Skou, S. T. et al. Benefits and Harms of Interventions With Surgery Compared to Interventions Without Surgery for Musculoskeletal Conditions: A Systematic Review With Meta-analysis. J Orthop Sport Phys 52, 312–344 (2022).
Objective: To estimate the benefits and harms of interventions with and without surgery for musculoskeletal (MSK) conditions.
Design: Intervention systematic review with meta-analysis of randomized controlled trials (RCTs).
LITERATURE SEARCH: MEDLINE, EMBASE, CINAHL, Web of Science, and CENTRAL, all up to January 7, 2021.
STUDY SELECTION CRITERIA: RCTs (English, German, Danish, Swedish, and Norwegian) of interventions with and without surgery conducted in any setting for any non-fracture MSK condition in adults (mean age: 18+ years) evaluating the outcomes on a continuous (benefits) or count (harms) scale. Outcomes were pain, self-reported physical function, quality of life, serious adverse events (SAEs), and death at 1 year. U DATA SYNTHESIS: Random-effects meta-analyses for MSK conditions where there were data from at least 2 trials.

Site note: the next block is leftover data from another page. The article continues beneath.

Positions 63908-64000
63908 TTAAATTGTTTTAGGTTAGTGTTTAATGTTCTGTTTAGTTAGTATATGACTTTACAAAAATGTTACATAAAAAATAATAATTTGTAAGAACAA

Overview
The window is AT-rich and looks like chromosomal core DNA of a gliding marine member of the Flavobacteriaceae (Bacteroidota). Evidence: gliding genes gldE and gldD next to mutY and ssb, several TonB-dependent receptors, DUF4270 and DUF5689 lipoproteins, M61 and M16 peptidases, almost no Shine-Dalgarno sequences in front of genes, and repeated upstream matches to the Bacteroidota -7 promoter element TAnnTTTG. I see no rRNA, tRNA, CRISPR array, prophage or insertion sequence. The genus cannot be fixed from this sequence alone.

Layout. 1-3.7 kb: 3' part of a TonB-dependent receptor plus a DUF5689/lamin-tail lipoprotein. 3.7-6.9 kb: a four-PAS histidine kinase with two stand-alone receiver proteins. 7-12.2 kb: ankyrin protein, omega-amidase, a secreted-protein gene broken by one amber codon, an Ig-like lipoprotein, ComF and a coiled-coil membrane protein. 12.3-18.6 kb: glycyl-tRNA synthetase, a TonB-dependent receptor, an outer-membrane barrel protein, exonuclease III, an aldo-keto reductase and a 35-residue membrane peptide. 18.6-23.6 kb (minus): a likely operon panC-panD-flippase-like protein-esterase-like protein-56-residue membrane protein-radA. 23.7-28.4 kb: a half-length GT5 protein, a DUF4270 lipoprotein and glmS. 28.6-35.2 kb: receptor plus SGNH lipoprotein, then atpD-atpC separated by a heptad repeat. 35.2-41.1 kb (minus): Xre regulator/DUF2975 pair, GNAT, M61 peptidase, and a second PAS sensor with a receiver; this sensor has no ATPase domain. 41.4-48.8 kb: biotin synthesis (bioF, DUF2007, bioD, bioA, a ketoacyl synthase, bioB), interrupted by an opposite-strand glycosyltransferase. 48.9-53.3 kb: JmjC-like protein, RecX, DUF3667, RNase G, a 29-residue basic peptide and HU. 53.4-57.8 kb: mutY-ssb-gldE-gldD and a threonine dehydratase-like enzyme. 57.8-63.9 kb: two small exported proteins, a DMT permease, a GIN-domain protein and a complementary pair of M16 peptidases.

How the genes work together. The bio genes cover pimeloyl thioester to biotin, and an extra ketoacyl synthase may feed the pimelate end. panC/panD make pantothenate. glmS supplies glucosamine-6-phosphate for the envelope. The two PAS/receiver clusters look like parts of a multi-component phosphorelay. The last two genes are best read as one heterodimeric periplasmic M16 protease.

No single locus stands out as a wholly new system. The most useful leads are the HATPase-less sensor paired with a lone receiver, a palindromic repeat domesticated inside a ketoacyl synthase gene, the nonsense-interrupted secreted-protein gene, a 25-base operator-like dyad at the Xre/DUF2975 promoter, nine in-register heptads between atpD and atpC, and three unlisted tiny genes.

Results: One hundred RCTs (n = 12 645 patients) across 28 different conditions at 9 body sites were included. For 9 out of 13 conditions with data on pain (exceptions include some spine conditions), 11 out of 11 for function, and 9 out of 9 for quality of life, there were no clinically relevant differences (standardized mean difference of 0.50 or above) between interventions with and without surgery. For 13 out of 16 conditions with data on SAEs and 16 out of 16 for death, there were no differences in harms. Only 6 trials were at low risk of bias.
Conclusion: The low certainty of evidence does not support recommending surgery over nonsurgical alternatives for most MSK conditions with available RCTs. Further high-quality RCTs may change this conclusion.